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​A USAF F-35A Lightning II assigned to the 419th Fighter Wing at Hill AFB, Utah, is refueled by a KC-10 Extender with the 78th Air Refueling Squadron located at JB McGuire-Dix-Lakehurst, N.J., April 6, 2018. Air Force photo by SSgt. Michael Ki Hong.


GAO Calls on Congress to Block F-35 Funding Until DOD Provides a Review of Cost, Schedule

The Government Accountability Office, in its latest assessment of the F-35 program, is calling on Congress to block all funding on the next developmental increment of the jet until the Pentagon can provide a new cost assessment in an effort to avoid authorizing billions on a program before the real costs are understood. There has been substantial progress on the F-35 program, and the Pentagon is looking to build on that with a request for $9.8 billion in 2019, according to the report, released Tuesday. “However, in its rush to cross the finish line, the program has made some decisions that are likely to affect aircraft performance and reliability and maintainability for years to come,” said the GAO.  Sustainability costs and spare parts shortages are already impacting the fleet, and need to be addressed. The GAO calls on Congress to block funding for Block 4 development until the Pentagon produces a report of a complete acquisition program baseline, including an independent cost estimate, technology readiness assessments, a test and evaluation master plan, a system engineering plan, a preliminary design review, and an approved acquisition strategy. The GAO also calls on the Pentagon to resolve critical deficiencies before a full rate production decision and update the F-35’s reliability and maintainability improvement program, suggestions the Defense Department agreed with. F-35 Program Executive Vice Adm. Mat Winter in a statement said there were no surprises in the report, and there are already actions in progress to address the deficiencies the GAO identified.  —Brian Everstine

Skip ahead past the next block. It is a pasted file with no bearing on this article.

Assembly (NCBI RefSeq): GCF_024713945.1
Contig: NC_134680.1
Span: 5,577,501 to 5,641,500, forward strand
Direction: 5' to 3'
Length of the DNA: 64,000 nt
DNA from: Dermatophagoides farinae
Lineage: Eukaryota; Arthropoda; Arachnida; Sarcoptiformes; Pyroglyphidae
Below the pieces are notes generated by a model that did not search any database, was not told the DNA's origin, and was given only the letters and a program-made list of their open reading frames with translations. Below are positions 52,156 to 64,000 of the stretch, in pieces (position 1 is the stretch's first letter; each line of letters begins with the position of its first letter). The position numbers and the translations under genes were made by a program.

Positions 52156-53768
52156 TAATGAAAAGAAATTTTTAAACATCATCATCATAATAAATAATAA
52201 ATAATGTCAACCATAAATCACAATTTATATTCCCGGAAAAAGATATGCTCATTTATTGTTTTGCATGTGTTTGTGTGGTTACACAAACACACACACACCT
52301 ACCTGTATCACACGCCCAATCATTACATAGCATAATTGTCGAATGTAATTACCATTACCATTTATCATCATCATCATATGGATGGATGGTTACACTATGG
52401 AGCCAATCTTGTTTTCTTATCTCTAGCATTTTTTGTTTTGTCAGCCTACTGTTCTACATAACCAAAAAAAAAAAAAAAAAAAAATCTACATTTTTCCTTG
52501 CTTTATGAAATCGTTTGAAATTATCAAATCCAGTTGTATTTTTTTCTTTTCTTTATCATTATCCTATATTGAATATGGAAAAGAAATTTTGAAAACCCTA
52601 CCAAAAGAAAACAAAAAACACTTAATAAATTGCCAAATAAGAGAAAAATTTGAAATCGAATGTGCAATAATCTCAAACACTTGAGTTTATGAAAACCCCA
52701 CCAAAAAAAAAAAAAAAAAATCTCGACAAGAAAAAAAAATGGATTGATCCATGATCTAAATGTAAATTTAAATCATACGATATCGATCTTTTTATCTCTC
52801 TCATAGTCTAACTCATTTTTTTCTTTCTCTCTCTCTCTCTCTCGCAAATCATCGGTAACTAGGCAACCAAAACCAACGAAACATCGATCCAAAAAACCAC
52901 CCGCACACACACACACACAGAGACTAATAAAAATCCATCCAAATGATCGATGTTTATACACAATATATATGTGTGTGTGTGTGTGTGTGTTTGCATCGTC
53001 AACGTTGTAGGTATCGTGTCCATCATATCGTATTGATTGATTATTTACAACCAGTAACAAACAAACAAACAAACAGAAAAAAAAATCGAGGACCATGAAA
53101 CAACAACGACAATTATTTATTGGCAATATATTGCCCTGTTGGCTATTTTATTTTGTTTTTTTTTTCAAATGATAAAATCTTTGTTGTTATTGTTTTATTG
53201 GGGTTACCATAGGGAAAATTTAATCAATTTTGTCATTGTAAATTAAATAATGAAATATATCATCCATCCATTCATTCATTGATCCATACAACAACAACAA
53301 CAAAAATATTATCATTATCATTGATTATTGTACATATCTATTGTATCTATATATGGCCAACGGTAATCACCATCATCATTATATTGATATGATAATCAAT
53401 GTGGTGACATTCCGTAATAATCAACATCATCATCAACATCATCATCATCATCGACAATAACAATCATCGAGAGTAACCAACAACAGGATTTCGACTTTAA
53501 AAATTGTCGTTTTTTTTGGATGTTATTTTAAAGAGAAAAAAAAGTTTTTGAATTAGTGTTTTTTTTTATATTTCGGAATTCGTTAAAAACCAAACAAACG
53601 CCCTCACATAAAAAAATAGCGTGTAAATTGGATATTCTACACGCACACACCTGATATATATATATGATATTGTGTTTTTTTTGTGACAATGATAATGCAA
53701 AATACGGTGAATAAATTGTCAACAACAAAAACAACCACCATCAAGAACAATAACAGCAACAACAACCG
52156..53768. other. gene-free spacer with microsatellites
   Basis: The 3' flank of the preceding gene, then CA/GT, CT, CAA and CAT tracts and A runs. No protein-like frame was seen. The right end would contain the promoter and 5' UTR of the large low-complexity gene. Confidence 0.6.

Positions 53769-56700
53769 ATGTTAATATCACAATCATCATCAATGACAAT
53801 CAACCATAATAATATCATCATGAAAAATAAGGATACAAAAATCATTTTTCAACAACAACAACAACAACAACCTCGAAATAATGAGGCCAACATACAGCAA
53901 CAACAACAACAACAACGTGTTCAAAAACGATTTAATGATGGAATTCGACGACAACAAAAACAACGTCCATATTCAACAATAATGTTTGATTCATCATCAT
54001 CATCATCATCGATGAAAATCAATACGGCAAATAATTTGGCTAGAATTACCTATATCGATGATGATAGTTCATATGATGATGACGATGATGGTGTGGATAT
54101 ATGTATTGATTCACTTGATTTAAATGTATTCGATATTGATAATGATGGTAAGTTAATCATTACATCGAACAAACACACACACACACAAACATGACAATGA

Mattis Reportedly to Call for Large NATO Buildup in Eastern Europe

Defense Secretary Jim Mattis this week will lead an American push for NATO to build up its force structure in Eastern Europe, including calling for dozens more fighter squadrons on alert, Reuters reported Tuesday. Mattis will arrive in Brussels on Thursday to meet with other defense ministers from NATO nations and will outline the new plan, based on the Trump administration’s recently released National Defense Strategy. Reuters, citing US and NATO officials, said the plan calls for 30 fighter squadrons, 30 land battalions, and 30 navy ships ready to deploy within 30 days. The plan is the latest in a series of US buildups in Eastern Europe, including moves under the increasing European Reassurance Initiative. NATO nations have been increasing their share of collective defense spending and are reshaping the agency’s military command to make it more effective in addressing threats such as cyber and hybrid warfare. —Brian Everstine

Coalition: Momentum Against ISIS Leads to Drop in IED Attacks, Increase of Fighters in Detention